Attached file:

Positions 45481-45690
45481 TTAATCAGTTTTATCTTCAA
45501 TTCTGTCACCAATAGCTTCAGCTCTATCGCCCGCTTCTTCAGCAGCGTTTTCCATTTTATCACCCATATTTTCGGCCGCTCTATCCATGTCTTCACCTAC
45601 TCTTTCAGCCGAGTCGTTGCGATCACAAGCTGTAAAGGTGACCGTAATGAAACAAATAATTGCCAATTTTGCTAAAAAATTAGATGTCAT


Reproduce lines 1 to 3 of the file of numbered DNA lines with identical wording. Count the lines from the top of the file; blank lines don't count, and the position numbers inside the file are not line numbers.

Positions 45481-45690
45481 TTAATCAGTTTTATCTTCAA
45501 TTCTGTCACCAATAGCTTCAGCTCTATCGCCCGCTTCTTCAGCAGCGTTTTCCATTTTATCACCCATATTTTCGGCCGCTCTATCCATGTCTTCACCTAC